Reports suggest a merger is likely. I laughed when I saw these, my mind going back to the late 1980s when I was a member of the Government Enquiry into the Broadcasting Department.
Then Broadcasting Minister Richard Prebble subsequently amused me when he declared our Commission, or whatever it was called, the most outstanding ever, this after publication of our proposal splitting Broadcasting into two separate entities, TVNZ and Radio NZ.
Far from outstanding, it was a typical such enquiry report. Chaired by my old mate Hugh Rennie QC with whom I share a life-long passion for newspapers, the “Enquiry” constituted the stock guff from an English purported specialist consulting outfit, which made a living travelling the world in that age of reform, robotically preaching the virtues of such splits.
I thought they were talking formulaic rubbish so remained the odd man out among our four or so Commission members who ran with this. To me it had the whiff of change for change’s sake, a common phenomenon with government agencies.
Mind you, albeit not our brief, my view was and remains today that TVNZ should be sold. There’s no rationale for its state ownership. The old BBC-ish argument that it presented quality programmes which commercial channels would ignore, is plainly untrue. Have a look at its daily offerings which certainly put the lie to that.
That aside, if Richard had known of my sole objection position, he might not have approached me to speak to a Parliamentary Enquiry a decade later. He did so in his capacity as the then beginning to flower, ACT party leader.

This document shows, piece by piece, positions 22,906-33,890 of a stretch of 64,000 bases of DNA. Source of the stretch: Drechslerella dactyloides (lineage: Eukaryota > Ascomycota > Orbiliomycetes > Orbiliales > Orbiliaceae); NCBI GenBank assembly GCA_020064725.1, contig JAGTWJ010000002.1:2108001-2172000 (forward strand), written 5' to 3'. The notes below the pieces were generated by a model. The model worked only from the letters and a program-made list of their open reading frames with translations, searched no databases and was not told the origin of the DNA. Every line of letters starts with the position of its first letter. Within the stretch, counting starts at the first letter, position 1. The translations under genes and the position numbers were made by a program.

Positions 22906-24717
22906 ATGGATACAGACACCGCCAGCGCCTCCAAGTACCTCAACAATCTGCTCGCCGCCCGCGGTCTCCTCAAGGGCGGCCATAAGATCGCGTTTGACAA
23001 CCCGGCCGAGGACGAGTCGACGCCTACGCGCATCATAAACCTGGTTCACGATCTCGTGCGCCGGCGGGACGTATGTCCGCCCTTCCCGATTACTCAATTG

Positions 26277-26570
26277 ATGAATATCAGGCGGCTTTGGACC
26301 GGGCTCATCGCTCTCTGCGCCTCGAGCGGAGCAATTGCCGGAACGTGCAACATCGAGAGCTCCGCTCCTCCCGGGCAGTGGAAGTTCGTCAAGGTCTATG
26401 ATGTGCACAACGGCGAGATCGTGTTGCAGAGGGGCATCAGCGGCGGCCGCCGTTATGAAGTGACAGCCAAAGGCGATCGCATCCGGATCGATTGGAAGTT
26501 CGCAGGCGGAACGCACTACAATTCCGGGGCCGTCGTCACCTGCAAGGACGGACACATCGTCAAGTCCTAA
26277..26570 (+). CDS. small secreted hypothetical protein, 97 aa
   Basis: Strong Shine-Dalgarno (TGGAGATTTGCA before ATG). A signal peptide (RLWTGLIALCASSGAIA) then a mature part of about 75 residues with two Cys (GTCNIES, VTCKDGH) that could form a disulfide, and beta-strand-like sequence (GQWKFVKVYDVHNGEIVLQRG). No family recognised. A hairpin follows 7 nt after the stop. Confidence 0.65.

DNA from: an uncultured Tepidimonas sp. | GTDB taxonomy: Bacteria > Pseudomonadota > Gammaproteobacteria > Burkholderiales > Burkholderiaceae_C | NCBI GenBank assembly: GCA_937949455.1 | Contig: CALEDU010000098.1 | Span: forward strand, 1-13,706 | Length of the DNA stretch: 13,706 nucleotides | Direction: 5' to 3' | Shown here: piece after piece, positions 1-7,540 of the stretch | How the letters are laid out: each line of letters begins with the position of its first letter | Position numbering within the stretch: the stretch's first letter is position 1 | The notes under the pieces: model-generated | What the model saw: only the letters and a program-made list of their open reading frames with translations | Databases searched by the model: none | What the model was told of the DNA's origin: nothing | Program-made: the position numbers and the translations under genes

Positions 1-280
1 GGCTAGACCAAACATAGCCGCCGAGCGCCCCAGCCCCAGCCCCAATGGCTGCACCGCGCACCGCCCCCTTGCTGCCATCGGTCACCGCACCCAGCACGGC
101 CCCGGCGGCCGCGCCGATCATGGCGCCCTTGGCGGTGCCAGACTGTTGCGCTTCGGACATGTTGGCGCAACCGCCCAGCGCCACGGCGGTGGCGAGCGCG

What happened was the then National government had proposed banging the hideous Beehive building on rollers and pushing it back out of sight, after first demolishing the decrepit Broadcasting House, where it was to rest.
Jittery after the capital’s arty-farty beards and fat women predictably mounted protests at the destruction of a “national treasure,” (the tatty Broadcasting House) the Government kicked for touch and called for a Parliamentary Enquiry into the proposal.
After a decade of economic decline caused solely by the disastrous Reserve Bank Act, ACT back then condemned virtually any capital expenditure and Richard wrongly assumed I would take the same view. There was no question despite the arty-farty nonsense, that the building had to go. Functionally and aesthetically, it, a 1960s dog, was a disgrace.
I was the final speaker to the Enquiry. I handed out illustrations of the original classical design for Parliament, which cost factors had prevented being completed. As still today, it comprised the intended central piece, with grand steps up to the entrance but absurdly, only one of its intended two wings.
My advocacy was not to save but to demolish the ridiculous Beehive and complete the original Parliament building. The Beehive concrete pre-cast slabs I proposed be dumped into the sea along the inner harbour beaches. Within 2-3 years they’d become terrific recreational fisheries. Knowing the Greens would support this helped and so the Parliamentary Enquiry, formed solely to evaluate shifting the Beehive, instead to Richard Prebble’s fury, came out in favour of demolishing it and completing the original building. (See illustration) With the economy in the doldrums, a predictable public furor ensued at this expenditure and in time honoured cowardly fashion, the Nats backed off.
Nowadays, with virtually free money available, it would be an excellent time to do this. Anyone familiar with the Beehive will tell you it’s functionally appalling while aesthetically, it’s simply farcical alongside the half completed classical Parliament building design.
But if the government did propose this you can be sure the same Wellington beards and fatties would be protesting at the loss of a purported national treasure.
On that note, to make things clear the original Broadcasting House “national treasure” to the immense relief of its occupants, was eventually destroyed anyway and new Radio NZ studios were built in rental accommodation, where they remain today.
So we go full circle. Television and Radio have much in common, so an amalgamation is sensible. As said though, even more sensible is to sell TVNZ, assuming someone’s mug enough to buy it.
HOW PARLIAMENT SHOULD HAVE LOOKED (and still can)